SOUTH RIVER – After nearly five years of living next door to a dilapidated construction zone, Eagle Lake residents are glad to see it gone.
It was 2008 when a portion of a home under construction flooded into the lake after an attempt to divert a stream using three one-foot culverts instead of the recommended three-foot culvert.
This lead to charges by the Department of Fisheries and Oceans and a conviction for homeowner Richard Danks in 2010 where he was ordered to pay $16,000 including $8,000 in restitution to the Eagle Lake Conservation Association.
According to Machar Township Mayor Doug Maeck, the homeowner was convicted in late November for falsifying information on a building permit.
“That’s what’s lead to this,” he said. “Once we had that conviction it allowed the building inspector to move forward on some outstanding work orders on that building.”
Maeck says the building inspector had an order to remedy an unsafe building. He says the homeowner was advised in June that he had until the end of December to take remedial steps fix it. That work was not completed.
A structural engineer inspected the home and the building inspector came back with a recommendation to council. Maeck says council followed due process, which is why it has taken this long for council to pass a bylaw authorizing the demolition.
“Council was under the opinion that the building was not in compliance so down it came,” he said.
Fowler Construction won the tender for $9,290 plus taxes. A lien will be put against the property. Maeck says it was a very detailed tender because they wanted to ensure that work approved by the DFO was not disturbed.
“There are a lot of happy people,” said Maeck. “It was an unsafe building and we as council felt we gave him over six months to remedy the situation.”
Sharon Dreher is one of those happy people.
Demolition began on Thursday, March 14 and wrapped up on following Monday.
“It’s kind of a shame. There was a lot of money put into that place,” said Maeck. “But, it was unsafe. As a Township we were concerned that if anyone trespassed on that property they could get hurt.”
“It was a safety risk,” said Sharon. “There were people down there wandering around. They’d be looking at it. If it ever came down on somebody… that was the biggest concern.”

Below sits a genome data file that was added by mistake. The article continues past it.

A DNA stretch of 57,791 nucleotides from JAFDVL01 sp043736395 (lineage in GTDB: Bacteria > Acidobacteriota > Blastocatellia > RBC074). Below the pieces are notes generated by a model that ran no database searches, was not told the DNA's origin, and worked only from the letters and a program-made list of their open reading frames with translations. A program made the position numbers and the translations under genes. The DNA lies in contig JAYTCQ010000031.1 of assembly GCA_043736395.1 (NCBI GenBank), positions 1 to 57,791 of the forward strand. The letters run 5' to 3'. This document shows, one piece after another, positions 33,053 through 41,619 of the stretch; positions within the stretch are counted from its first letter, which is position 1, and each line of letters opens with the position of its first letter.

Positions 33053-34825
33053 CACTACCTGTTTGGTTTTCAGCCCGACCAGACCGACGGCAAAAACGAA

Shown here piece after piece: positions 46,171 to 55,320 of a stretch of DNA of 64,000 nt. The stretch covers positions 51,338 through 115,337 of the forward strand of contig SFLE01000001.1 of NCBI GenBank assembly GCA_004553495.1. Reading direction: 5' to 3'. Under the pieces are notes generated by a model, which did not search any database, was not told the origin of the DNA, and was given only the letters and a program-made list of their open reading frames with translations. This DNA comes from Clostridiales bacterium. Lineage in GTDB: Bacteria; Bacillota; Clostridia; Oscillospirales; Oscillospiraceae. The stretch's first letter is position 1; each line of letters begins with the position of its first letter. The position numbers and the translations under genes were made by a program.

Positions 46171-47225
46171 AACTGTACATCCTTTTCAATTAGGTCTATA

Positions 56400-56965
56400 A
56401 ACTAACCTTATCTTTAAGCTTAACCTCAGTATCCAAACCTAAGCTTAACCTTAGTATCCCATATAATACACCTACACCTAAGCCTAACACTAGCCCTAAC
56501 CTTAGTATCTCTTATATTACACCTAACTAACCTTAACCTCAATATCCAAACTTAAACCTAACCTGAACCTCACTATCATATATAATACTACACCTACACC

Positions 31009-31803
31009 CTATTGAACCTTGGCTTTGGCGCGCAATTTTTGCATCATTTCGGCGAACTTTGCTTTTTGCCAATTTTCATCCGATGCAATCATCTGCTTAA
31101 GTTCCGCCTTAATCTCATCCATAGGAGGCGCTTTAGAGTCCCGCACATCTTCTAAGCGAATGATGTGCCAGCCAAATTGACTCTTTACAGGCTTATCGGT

Mike Mitchell, president of the Eagle Lake Conservation Association was pleased to learn of the building’s demolition.
“It was structurally unsound,” he said. “Even from the road you could see that it was going to be a problem. If it collapsed more, more debris would end up in the lake.”
Sharon says the site became a popular tourist attraction.
“After it happened Scarlett Road was the biggest spectacle around. It was a tourist attraction,” she said. “Word spreads in a smaller community pretty quickly.”
The site has been leveled off and the basement and footings removed.
“It looks quite nice now,” she says, comparing the site after Monday to the five years prior. “When you had to sit outside when you had company and listen to the Typar flapping in the breeze.”
She says when the Fowler Construction truck pulled up and the excavator unloaded their jaws dropped.
“Fowler’s did an awesome job. They cleaned up the site. Every little bit of insulation and cement was gone,” she said. “One guy was out there with a snow shovel making sure that the excavator took everything.”
They leveled it off and the culvert, by order of the DFO, remains.
“We’ll see what happens when the spring comes,” said Sharon. “The creek runs pretty good.”
With there no longer being a house the ramifications of a spring flood will be less.
“It would be nice to see the culverts come out so the creek could go back to the normal route,” she said. “We’ll see in the spring what happens.”
She says during a thaw last December the water was still running through the basement of the house and on the other side of the culvert.
“It wasn’t going through the culvert properly,” she said. “We’ll see.”
Mitchell says the Association did receive the $8,000 in restitution, with the funds being allocated to rehabilitate the lake.
“We can’t use the money to stock fish or anything like that. We have to rehabilitate the lake,” he said. “If there is nothing needed in the proximity of the Danks property then we will look to the membership to come up with some ideas of how we can use that funding in a positive manner to improve the quality of the lake.”